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How can my employer claim GST on a service I've received without a tax invoice?

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Newbie

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I just booked a local hotel stay through Wotif and when I got to the hotel I asked for a copy of the tax invoice and was told the receipt will be issued by Wotif. When I contacted Wotif they only will give me a receipt for the charge and not a tax invoice as they are not registered for GST.

Is this legal as the serv ice is provided in Australia and should be subject to GST?

Thanks for any insight as I am now out of pocket as my employer wants a Tax Invoice.

 

 

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Devotee

Replies 4

Dear adroitcozy                         

GST is a complex topic so the answer to your question is it legal could information from Wotif and some legislative research.

 

But as for your situation information about recipts can be found on the ATO website:

https://www.ato.gov.au/Business/GST/Issuing-tax-invoices/

 

Depending on what they have issued you. It may be a valid receipt that your employer can accept.

 

 

Requirements of tax invoices

Tax invoices for taxable sales of less than $1,000 must include enough information to clearly determine the following seven details:

  1. that the document is intended to be a tax invoice
  2. the seller's identity
  3. the seller's Australian business number (ABN)
  4. the date the invoice was issued
  5. a brief description of the items sold, including the quantity (if applicable) and the price
  6. the GST amount (if any) payable – this can be shown separately or, if the GST amount is exactly one-eleventh of the total price, as a statement such as 'Total price includes GST'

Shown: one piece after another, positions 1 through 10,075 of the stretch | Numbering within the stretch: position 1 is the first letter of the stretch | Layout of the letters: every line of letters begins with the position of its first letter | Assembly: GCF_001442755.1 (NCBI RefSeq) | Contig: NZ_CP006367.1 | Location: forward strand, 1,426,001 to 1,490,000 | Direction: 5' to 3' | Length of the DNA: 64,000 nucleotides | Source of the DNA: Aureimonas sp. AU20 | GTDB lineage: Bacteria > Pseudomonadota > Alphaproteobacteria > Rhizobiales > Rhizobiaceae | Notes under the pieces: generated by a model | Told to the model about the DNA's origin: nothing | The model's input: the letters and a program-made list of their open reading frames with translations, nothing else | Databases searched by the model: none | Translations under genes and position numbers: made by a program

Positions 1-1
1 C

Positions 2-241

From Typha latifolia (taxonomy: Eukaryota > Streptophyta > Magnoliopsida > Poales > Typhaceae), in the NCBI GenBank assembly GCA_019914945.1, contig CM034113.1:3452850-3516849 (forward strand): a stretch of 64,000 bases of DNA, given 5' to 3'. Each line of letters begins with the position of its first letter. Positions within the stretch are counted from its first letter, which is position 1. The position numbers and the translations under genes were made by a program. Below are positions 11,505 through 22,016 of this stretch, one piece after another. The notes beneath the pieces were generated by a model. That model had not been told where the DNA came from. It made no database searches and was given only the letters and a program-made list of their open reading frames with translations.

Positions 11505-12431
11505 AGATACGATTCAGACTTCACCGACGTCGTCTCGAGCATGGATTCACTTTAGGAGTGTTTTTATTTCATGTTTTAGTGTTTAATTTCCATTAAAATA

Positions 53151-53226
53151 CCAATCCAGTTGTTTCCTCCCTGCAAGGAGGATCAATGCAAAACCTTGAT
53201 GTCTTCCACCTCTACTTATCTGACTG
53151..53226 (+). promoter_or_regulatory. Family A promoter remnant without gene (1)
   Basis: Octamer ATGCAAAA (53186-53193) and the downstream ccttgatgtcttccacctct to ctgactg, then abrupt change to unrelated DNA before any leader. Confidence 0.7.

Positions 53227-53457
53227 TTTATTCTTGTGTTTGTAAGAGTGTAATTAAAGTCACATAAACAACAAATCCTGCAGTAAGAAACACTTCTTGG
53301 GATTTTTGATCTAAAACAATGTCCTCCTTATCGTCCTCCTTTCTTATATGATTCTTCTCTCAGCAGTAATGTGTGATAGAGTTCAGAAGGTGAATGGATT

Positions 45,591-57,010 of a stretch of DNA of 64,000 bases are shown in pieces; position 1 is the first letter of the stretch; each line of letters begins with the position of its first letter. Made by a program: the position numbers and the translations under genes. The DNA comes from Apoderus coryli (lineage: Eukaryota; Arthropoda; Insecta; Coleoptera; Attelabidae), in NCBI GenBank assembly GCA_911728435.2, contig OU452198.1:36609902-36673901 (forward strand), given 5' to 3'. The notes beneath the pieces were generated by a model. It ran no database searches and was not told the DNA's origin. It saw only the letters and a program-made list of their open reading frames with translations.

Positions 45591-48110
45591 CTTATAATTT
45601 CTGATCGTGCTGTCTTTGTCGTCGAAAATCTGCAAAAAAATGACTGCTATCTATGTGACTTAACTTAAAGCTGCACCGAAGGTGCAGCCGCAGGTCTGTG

7. the extent to which each sale on the invoice is a taxable sale (that is, the extent to which each sale includes GST)        
    1. Example 1, below, meets this requirement because the sale is clearly identified as being fully taxable by the words 'total price including GST'
    2. Example 2 meets this requirement in two ways: it shows the GST included in each line item (see column with the GST amount), and the sale is clearly identified as being fully taxable by the words 'the total price includes GST'.
Please note this is my personal view; I’m an ATO employee who chooses to help out here in my own time.
6 REPLIES

Best answer

Devotee

Replies 4

Dear adroitcozy                         

GST is a complex topic so the answer to your question is it legal could information from Wotif and some legislative research.

 

But as for your situation information about recipts can be found on the ATO website:

https://www.ato.gov.au/Business/GST/Issuing-tax-invoices/

 

Depending on what they have issued you. It may be a valid receipt that your employer can accept.

 

 

Requirements of tax invoices

Tax invoices for taxable sales of less than $1,000 must include enough information to clearly determine the following seven details:

  1. that the document is intended to be a tax invoice
  2. the seller's identity
  3. the seller's Australian business number (ABN)
  4. the date the invoice was issued
  5. a brief description of the items sold, including the quantity (if applicable) and the price
  6. the GST amount (if any) payable – this can be shown separately or, if the GST amount is exactly one-eleventh of the total price, as a statement such as 'Total price includes GST'
  7. the extent to which each sale on the invoice is a taxable sale (that is, the extent to which each sale includes GST)        
    1. Example 1, below, meets this requirement because the sale is clearly identified as being fully taxable by the words 'total price including GST'
    2. Example 2 meets this requirement in two ways: it shows the GST included in each line item (see column with the GST amount), and the sale is clearly identified as being fully taxable by the words 'the total price includes GST'.
Please note this is my personal view; I’m an ATO employee who chooses to help out here in my own time.

Newbie

Replies 1

Thanks for you reply, but I think you have missed the point. I am being refused a Tax Invoice which looks to me like a way to avoid GST.

 

Cheers

 

Devotee

Replies 0

If you have received a document from a supplier which would be a tax invoice except for the fact that it does not contain certain information, you may treat that document as a tax invoice if the missing information can be clearly ascertained from other documents given to you by the supplier.